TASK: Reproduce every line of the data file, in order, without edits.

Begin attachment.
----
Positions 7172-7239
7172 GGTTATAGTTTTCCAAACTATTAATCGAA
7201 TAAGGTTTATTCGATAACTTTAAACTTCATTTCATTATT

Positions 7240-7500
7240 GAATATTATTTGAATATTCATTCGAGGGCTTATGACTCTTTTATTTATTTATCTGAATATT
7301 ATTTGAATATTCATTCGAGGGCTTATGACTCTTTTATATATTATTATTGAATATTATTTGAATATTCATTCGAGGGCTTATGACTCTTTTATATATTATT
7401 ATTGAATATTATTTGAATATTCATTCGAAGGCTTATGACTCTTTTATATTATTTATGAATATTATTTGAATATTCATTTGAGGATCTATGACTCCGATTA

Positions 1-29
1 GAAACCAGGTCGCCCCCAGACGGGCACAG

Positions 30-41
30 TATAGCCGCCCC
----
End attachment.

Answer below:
Positions 7172-7239
7172 GGTTATAGTTTTCCAAACTATTAATCGAA
7201 TAAGGTTTATTCGATAACTTTAAACTTCATTTCATTATT

Positions 7240-7500
7240 GAATATTATTTGAATATTCATTCGAGGGCTTATGACTCTTTTATTTATTTATCTGAATATT
7301 ATTTGAATATTCATTCGAGGGCTTATGACTCTTTTATATATTATTATTGAATATTATTTGAATATTCATTCGAGGGCTTATGACTCTTTTATATATTATT
7401 ATTGAATATTATTTGAATATTCATTCGAAGGCTTATGACTCTTTTATATTATTTATGAATATTATTTGAATATTCATTTGAGGATCTATGACTCCGATTA

Positions 1-29
1 GAAACCAGGTCGCCCCCAGACGGGCACAG

Positions 30-41
30 TATAGCCGCCCC